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Solomon Hill: 2013 NBA Draft profile

The Arizona Wildcats' Solomon Hill could turn into a gem of an NBA role player as a second-round NBA Draft selection.

Harry How

Solomon Hill's play for the Arizona Wildcats never beamed as something coming from a guy capable of taking over games as in the NBA sense -- not until his final outing for Sean Miller's club, a 16-point performance against the Ohio State Buckeyes in a Sweet 16 loss. But for that, Hill could become a project for a winning ball club who in a few years could make his way into the lineup because of his work ethic and continued improvement as an all-around player.


Hill's high basketball IQ made him a coach on the floor at the small forward and power forward positions with the Wildcats. Though his role changed from year to year depending on UA's roster makeup, he was always a favorite of coach Sean Miller because he knew the schemes and always played within himself. Hill brings savvy, and his strength that allowed him to effectively play power forward should translate well when he must defend the perimeter threats at the next level.

At 6-foot-7 in shoes, the ability for Hill to rebound and push the pace on his own make him a dangerous player in a fast-paced game, and his ability to shoot the ball from three-point range -- which increased from 22 percent his freshman year to 39 percent during his senior campaign -- makes him an intriguing prospect at the next level. Hill is an excellent rebounder from the wing, and his drop in that regard during his senior year was due to the boards gobbled up by Arizona's freshman front line.

As he grew, Hill became a decent scorer by turning over his right shoulder and coming off screens. He also became a bit better at attacking the cup as he lost weight and became more explosive.

The improvement in Hill's shot and also his complete change in his body (Hill is a guy who naturally isn't the most trim player) from junior to senior season were both proof of his increasingly impressive work ethic.


Hill is great at many things but not necessarily good at one. His shooting is arguably his greatest talent, but that is still relatively new and a work-in-progress from a pure technique standpoint. As an athlete, Hill is great once he builds up momentum but is not necessarily shifty nor able to change direction at an NBA-level.

Ball-handling isn't a poor part of Hill's game, but it hampers his play-making ability. Hill isn't explosive enough to blow by perimeter defenders and doesn't have more than a spin move and good footwork to shake defenders. Again, his body is much improved since his freshman season and that helps his leaping ability and ability to attack the cup, but the issue is again getting there.

As a defender, Hill's 6-foot-9 wingspan is solid, but he lacks the ability to move horizontally and didn't play more than decently in handling NBA-level perimeter scorers like UCLA's Shabazz Muhammad.

Hill likely shook the tweener label he earned while playing as an undersized power forward, but he's still below the level most NBA teams would like when considering his natural perimeter abilities.

How is this prospect perceived on campus, and how will he be remembered?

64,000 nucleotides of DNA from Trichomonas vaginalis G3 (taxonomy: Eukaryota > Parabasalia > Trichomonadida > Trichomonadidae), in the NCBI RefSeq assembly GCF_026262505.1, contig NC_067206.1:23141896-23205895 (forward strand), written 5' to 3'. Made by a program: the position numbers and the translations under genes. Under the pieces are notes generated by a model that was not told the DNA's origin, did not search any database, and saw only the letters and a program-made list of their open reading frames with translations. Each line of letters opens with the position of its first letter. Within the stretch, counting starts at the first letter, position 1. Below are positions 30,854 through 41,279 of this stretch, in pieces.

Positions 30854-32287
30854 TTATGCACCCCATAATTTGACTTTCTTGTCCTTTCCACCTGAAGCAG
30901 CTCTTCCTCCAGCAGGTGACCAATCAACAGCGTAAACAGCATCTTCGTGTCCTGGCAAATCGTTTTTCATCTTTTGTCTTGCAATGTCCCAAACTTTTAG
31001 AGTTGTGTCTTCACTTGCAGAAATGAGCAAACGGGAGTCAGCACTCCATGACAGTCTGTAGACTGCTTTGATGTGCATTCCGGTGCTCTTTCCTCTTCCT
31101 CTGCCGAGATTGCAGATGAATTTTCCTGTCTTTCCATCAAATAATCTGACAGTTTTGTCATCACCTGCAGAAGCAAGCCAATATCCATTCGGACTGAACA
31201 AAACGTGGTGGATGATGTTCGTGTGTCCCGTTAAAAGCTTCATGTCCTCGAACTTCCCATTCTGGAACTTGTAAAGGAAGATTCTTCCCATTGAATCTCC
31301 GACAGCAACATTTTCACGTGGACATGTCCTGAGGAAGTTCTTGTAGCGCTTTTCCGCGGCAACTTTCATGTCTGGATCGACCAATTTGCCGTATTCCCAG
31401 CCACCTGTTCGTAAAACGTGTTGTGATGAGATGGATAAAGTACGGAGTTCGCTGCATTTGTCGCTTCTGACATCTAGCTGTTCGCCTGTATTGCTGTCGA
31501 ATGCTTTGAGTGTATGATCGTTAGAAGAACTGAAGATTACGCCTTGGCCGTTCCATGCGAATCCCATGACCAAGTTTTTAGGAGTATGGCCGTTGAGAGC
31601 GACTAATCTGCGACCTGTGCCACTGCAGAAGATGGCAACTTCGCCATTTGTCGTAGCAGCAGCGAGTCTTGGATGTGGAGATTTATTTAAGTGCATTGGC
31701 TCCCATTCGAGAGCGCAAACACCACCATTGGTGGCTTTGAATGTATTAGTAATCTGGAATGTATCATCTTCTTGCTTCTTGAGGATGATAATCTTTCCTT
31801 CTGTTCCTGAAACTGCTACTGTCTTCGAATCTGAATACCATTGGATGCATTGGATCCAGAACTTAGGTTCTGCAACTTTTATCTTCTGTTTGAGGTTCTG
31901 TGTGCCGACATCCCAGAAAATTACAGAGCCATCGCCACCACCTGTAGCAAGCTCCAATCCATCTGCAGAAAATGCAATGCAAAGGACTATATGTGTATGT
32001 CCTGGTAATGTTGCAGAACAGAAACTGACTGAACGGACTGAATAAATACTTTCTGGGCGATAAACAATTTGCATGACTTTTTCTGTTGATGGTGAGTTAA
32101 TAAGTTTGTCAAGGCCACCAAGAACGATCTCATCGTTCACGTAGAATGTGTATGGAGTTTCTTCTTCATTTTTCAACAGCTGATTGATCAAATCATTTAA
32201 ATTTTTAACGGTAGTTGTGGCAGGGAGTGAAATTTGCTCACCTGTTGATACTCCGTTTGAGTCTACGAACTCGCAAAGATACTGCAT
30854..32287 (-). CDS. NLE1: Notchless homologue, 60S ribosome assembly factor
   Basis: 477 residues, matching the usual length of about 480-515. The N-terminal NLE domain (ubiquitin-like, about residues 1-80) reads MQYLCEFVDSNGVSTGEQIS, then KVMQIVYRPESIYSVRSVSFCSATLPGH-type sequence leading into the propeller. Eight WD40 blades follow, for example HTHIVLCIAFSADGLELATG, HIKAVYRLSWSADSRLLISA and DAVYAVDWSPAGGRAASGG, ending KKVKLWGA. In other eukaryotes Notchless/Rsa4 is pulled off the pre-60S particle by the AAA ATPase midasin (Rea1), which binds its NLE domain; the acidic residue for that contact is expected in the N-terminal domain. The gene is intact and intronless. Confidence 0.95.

Hill was a fan favorite. A rare four-year pro, he was the voice of the Wildcats and a player always relied-upon by Sean Miller.

What anecdote or story best typifies his time at your school?

Lost in Sean Miller's blowup after being called for a technical foul in the Wildcats' Pac-12 loss was a moment typical of Hill's savvy:

Sean Miller on what the Wildcats can learn from the loss as they look toward the NCAA tournament

"Got to stay in the coaching box," Miller quickly responded to a question before Brandon Ashley or Hill could speak. "And you got to be real, real careful now as the coach, what you say. That's what I've learned."

Hill followed it up by saying that the Wildcats must keep their recent defensive intensity that held the Bruins to 39 percent shooting and limited point guard Larry Drew behind Nick Johnson's defense.

"I think we continue to playing defense the way we have been in this tournament," Hill said. "I think the sky is the limit for us. I think we need to be a little more aggressive going to the rim and getting some fouls. But all in all, we have to stay as a team. Continue playing as a fist and not let outside sources really dictate our play."

Retorted Miller: "You can see what a great leader Solomon is; he's much more poised than me right now."

What parts of the draft evaluation coverage about the prospect do you think is wrong or missing?

There is a lot to be said about Hill's physical limitations, but I believe that might be because there's not much else to dock him points for. Sure, Hill is not an elite athlete and could struggle at first to move laterally on defense, but he's not a poor athlete by any means. Watch the Ohio State game and a few thunderous dunks against the Buckeyes showed he has more pop than people give him credit for. He's also pretty strong.

What will fans of the NBA love and/or hate about this prospect?

Hill could be compared to a Jared Dudley type of player in the league. He's got a wealth of experience from college and won't be a risk to rile up tensions in a locker room. He's smart and projects to improve in increments from year to year.